Seniors are the ‘unsung victims’ of the jobs crisis, says AMAC
Older Americans in the workforce who find themselves suddenly unemployed face unique problems.
He pointed to government reports that indicate the number of seniors in the workforce has been increasing steadily in recent years and that by 2014 the number of older workers and retirees going back to work will have increased by as much as 74%.
Weber noted that “at a time when seniors are receiving lower interest on their savings and when prices at the gas station and the grocery store are at near record highs, many seniors need to supplement their retirement benefits by going back to work. The problem is that throughout the recession and continuing during its stagnant aftermath, government programs have failed to create enough jobs to go around and unemployment levels remain at record highs for everyone, including seniors.“
The most recent jobs report for July 2012 showed that 163,000 new jobs were created during the month, and “while it was cause for celebration for some politicians, it masked the fact that we need to be creating 300,000 jobs per month just to keep pace with the demands of the workforce,” Weber pointed out.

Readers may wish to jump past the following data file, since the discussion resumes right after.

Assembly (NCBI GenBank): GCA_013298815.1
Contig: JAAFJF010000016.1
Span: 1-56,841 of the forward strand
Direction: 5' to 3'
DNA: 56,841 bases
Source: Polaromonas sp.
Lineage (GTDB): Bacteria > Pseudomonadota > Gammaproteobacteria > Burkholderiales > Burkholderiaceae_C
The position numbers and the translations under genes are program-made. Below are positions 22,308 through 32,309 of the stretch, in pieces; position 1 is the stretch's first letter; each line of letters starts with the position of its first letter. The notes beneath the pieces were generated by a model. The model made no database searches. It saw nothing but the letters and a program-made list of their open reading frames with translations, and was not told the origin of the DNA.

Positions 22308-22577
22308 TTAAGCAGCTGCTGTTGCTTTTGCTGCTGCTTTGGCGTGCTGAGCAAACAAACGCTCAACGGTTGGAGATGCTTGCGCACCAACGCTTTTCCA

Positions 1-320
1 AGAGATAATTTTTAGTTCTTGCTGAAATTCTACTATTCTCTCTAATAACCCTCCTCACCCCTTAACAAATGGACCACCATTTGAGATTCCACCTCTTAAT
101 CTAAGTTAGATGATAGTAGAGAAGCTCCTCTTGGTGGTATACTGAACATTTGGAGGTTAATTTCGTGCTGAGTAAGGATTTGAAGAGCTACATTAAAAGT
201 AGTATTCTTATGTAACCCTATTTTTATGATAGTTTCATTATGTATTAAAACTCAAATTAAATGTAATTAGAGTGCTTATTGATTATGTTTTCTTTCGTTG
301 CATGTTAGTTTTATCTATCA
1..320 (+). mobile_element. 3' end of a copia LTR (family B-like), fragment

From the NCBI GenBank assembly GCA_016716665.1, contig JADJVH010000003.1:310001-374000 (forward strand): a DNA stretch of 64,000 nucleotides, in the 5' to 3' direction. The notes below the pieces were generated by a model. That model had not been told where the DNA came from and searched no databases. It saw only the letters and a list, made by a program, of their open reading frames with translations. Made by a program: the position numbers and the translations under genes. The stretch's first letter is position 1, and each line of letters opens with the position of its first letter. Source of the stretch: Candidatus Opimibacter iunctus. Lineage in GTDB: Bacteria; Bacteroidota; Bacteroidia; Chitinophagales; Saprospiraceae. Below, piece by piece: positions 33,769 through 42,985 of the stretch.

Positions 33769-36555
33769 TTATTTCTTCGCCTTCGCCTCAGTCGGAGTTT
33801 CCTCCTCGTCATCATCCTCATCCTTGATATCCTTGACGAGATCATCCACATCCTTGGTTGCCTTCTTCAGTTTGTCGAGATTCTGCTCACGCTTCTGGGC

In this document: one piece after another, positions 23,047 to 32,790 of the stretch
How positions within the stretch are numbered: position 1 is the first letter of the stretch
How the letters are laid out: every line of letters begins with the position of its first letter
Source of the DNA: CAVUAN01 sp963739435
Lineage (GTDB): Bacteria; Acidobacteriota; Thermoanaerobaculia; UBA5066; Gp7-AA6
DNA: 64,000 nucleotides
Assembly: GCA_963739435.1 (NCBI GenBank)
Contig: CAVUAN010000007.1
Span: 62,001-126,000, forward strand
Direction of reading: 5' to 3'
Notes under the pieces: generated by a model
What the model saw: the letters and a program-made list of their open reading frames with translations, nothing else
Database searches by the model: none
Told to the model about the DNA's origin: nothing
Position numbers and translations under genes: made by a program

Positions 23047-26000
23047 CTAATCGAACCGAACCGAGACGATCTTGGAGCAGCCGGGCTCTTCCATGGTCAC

“The harsh reality is that also in July the unemployment rate actually rose to 8.3%. So much for job creation,” Weber explained commented, noting that seniors in the workforce who find themselves suddenly unemployed face what he calls unique problems.
“For one thing, they are competing for jobs with younger workers and the simple fact that they are older puts them at a disadvantage. In economic times such as this, it’s easy for employers to discriminate on the basis of age.”
The AMAC chief also explained that individuals collecting Social Security can find it harder to collect unemployment insurance, even though they have steadily paid for it. “Either they won’t qualify because of the benefits they are receiving – meager as they are – or, if they do qualify, their unemployment income might be reduced by the amount of their Social Security income.”
NOTE TO EDITORS: Dan Weber is available for telephone interviews on this issue. Please contact John Grimaldi at 917-846-8485 or email@example.com to set up a chat.
The Association of Mature American Citizens [http://www.amac.us] is a vibrant, vital and conservative alternative to those traditional organizations, such as AARP, that dominate the choices for mature Americans who want a say in the future of the nation. Where those other organizations may boast of their power to set the agendas for their memberships, AMAC takes its marching orders from its members. We act and speak on their behalf, protecting their interests, and offering a conservative insight on how to best solve the problems they face today.